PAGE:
Rob’s blog continues
Having glued the centre rail assembly, the wedged stub tenons can now be shaped. They need to be left proud by 4mm, so I used a block plane to level them, using a little bit of ply to act as a guide for the plane. Each joint then needs to be shaped in turn with a very, very sharp chisel. I use long handled Japanese paring chisels (with a single honed bevel of 25°) to carefully round over each joint. When this is done for the first time, it’s a bit daunting, as you need to have absolute control over what the blade is up to. One slight loss of concentration could result in a slip and with a blunt chisel, the corner will gouge its merry way into the rail and it then becomes almost impossible to hide it or concoct a ‘fix’.

With the shaping done, the joints are finished by sanding. Easy enough to do by wrapping 240g and then 320g paper round a sharp cornered, square section small block of timber.

The rest of the rails and the legs (except the curved outsides) are then given a couple of coats of Fiddes Hard Wax Oil after which the areas round the dowel joints are thoroughly waxed. The last pair of rails and all the legs are now assembled and glued in place to form the completed table. I used a couple of ratchet band cramps to pull all the joints together.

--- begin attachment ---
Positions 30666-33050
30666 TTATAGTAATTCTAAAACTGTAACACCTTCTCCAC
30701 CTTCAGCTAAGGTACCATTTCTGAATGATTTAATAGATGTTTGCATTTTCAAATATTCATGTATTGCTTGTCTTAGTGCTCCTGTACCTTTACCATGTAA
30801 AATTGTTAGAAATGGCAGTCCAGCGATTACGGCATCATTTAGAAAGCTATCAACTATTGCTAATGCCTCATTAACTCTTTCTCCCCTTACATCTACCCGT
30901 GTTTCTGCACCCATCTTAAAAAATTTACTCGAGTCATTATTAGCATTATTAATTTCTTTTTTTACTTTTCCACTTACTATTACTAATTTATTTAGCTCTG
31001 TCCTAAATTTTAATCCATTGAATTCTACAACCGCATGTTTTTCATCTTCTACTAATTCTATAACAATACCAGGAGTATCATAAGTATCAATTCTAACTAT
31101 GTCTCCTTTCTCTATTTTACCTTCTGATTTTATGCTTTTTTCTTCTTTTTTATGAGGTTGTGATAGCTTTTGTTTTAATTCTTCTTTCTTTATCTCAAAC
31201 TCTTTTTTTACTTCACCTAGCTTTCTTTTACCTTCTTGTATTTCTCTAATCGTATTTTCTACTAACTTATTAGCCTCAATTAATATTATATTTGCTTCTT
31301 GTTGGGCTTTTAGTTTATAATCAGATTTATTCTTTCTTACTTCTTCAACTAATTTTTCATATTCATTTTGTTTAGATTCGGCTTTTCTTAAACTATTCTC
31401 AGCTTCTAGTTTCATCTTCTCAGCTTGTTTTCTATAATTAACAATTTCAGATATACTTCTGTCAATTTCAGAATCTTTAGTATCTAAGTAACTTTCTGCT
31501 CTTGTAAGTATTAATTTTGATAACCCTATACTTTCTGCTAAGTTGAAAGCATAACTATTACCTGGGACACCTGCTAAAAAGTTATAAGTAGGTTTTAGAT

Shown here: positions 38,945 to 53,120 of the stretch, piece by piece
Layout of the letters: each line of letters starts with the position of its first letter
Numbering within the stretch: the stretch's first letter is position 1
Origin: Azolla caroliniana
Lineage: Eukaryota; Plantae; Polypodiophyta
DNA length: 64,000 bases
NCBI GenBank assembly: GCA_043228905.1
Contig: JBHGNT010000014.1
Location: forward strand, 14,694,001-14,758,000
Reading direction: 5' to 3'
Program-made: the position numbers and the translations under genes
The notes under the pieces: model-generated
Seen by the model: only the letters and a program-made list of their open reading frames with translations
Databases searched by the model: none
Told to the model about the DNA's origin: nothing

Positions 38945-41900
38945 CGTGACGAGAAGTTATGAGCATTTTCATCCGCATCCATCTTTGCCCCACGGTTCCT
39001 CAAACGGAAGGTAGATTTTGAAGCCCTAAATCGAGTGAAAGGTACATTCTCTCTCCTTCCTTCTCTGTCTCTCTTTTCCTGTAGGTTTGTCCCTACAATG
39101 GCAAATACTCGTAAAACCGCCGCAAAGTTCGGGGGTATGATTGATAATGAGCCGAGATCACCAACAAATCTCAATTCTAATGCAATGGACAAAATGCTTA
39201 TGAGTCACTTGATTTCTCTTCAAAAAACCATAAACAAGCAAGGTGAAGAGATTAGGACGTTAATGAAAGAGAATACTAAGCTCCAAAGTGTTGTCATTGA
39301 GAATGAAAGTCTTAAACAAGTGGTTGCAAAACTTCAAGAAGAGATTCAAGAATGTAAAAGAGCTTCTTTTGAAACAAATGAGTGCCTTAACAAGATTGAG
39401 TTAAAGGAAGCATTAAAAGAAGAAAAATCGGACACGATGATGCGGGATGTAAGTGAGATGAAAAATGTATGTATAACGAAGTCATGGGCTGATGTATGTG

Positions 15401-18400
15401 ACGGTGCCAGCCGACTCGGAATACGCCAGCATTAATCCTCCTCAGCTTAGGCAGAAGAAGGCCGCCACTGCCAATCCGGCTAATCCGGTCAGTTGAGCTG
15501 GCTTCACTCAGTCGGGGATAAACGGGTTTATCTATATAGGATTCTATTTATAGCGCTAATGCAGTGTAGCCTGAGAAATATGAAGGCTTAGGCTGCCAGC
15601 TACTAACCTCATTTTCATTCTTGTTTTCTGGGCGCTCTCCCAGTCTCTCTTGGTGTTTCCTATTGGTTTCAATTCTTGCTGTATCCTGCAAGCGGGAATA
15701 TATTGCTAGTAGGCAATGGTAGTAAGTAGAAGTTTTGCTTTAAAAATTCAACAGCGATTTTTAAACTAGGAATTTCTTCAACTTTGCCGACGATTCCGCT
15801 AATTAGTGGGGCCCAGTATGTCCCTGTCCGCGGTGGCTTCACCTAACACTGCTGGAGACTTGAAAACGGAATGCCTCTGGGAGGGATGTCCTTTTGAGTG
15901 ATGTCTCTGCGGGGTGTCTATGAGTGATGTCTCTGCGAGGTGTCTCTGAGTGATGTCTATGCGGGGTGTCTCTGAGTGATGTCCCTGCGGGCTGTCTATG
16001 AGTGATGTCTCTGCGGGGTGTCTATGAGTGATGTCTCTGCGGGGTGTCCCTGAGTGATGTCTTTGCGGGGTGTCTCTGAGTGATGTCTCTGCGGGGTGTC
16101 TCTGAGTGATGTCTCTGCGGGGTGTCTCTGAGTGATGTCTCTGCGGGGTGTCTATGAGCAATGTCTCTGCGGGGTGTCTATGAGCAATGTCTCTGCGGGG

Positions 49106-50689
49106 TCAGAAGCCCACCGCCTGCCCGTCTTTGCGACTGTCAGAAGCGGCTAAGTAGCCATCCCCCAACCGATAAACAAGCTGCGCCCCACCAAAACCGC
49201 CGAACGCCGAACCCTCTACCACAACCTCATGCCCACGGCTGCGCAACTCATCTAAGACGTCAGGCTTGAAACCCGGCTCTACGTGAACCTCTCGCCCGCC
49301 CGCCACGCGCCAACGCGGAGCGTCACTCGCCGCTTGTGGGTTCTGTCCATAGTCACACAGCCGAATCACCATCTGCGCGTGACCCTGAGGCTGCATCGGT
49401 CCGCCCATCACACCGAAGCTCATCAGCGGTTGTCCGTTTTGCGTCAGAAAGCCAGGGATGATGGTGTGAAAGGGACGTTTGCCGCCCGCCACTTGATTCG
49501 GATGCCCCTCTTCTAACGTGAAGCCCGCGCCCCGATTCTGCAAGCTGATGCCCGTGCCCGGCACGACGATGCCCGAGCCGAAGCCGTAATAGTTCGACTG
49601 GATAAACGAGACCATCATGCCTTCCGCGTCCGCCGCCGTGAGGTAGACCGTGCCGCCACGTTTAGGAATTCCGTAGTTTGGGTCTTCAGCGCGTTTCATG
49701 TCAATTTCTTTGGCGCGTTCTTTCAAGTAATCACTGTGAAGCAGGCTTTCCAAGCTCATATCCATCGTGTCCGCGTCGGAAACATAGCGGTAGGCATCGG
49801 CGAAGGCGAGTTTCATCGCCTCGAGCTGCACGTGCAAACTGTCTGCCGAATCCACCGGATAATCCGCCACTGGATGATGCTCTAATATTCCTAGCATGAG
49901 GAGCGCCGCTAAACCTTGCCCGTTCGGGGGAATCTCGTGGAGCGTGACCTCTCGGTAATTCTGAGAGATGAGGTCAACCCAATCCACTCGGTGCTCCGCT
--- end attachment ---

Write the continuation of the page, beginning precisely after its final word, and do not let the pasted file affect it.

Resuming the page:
Table glued
Table glued

Next comes the slightly tricky bit of levelling the inside of the legs. For this little job I cramped back into place the original routing jig and used this as a platform for a small router plane to finally trim off the last 0.5mm or so.

Routing jig
Routing jig

The vertical sides of the rebate were eased into the leg and corner with more slim shavings from Japanese paring chisels and a little bull nosed rebate plane. I use a Clifton, but we sell one very similar that would do equally well. With all the planing and chiselling done, the internal section of the rebate at the corner can be sanded using the square sectioned block of wood again.

Internal rebate detail
Internal rebate detail

The original design called for the legs to be 4mm higher than the sides and if you scrutinise the pic, you’ll see that this is indeed the case. It makes it a lot more difficult to make, but the difference in levels gives it a little ‘je ne sais quoi’. To add further refinement and a little extra devilment, the tops of the legs are marked out and chamfered with paring chisels.

The very last thing to do is to detail sand the outside curve of the legs and then apply a couple of coats of Fiddes to each corner.

De-nib the whole table with some worn 320g paper and then apply a goodly coat of wax polish using a grey Webrax pad. Buff to a soft lustre with a clean polishing cloth.


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